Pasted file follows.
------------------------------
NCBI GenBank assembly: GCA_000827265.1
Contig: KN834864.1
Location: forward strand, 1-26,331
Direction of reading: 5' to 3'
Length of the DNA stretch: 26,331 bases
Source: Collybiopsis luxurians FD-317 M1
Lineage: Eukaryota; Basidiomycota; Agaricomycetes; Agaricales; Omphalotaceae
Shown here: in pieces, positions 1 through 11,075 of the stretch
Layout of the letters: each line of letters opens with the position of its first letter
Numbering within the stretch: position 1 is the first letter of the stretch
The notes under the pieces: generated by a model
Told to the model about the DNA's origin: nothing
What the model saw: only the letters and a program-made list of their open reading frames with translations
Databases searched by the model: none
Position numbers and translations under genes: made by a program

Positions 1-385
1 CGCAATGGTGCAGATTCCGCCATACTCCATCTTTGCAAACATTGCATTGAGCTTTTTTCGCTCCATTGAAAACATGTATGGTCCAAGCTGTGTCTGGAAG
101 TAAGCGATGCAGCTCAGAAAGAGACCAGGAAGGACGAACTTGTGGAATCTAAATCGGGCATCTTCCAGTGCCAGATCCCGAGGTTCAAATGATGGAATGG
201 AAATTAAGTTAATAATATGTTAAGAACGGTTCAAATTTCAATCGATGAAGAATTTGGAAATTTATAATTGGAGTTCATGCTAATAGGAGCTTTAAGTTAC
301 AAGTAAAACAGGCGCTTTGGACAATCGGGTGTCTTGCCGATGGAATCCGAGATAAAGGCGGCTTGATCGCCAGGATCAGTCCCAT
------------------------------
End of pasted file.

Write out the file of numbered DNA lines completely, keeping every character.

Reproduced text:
NCBI GenBank assembly: GCA_000827265.1
Contig: KN834864.1
Location: forward strand, 1-26,331
Direction of reading: 5' to 3'
Length of the DNA stretch: 26,331 bases
Source: Collybiopsis luxurians FD-317 M1
Lineage: Eukaryota; Basidiomycota; Agaricomycetes; Agaricales; Omphalotaceae
Shown here: in pieces, positions 1 through 11,075 of the stretch
Layout of the letters: each line of letters opens with the position of its first letter
Numbering within the stretch: position 1 is the first letter of the stretch
The notes under the pieces: generated by a model
Told to the model about the DNA's origin: nothing
What the model saw: only the letters and a program-made list of their open reading frames with translations
Databases searched by the model: none
Position numbers and translations under genes: made by a program

Positions 1-385
1 CGCAATGGTGCAGATTCCGCCATACTCCATCTTTGCAAACATTGCATTGAGCTTTTTTCGCTCCATTGAAAACATGTATGGTCCAAGCTGTGTCTGGAAG
101 TAAGCGATGCAGCTCAGAAAGAGACCAGGAAGGACGAACTTGTGGAATCTAAATCGGGCATCTTCCAGTGCCAGATCCCGAGGTTCAAATGATGGAATGG
201 AAATTAAGTTAATAATATGTTAAGAACGGTTCAAATTTCAATCGATGAAGAATTTGGAAATTTATAATTGGAGTTCATGCTAATAGGAGCTTTAAGTTAC
301 AAGTAAAACAGGCGCTTTGGACAATCGGGTGTCTTGCCGATGGAATCCGAGATAAAGGCGGCTTGATCGCCAGGATCAGTCCCAT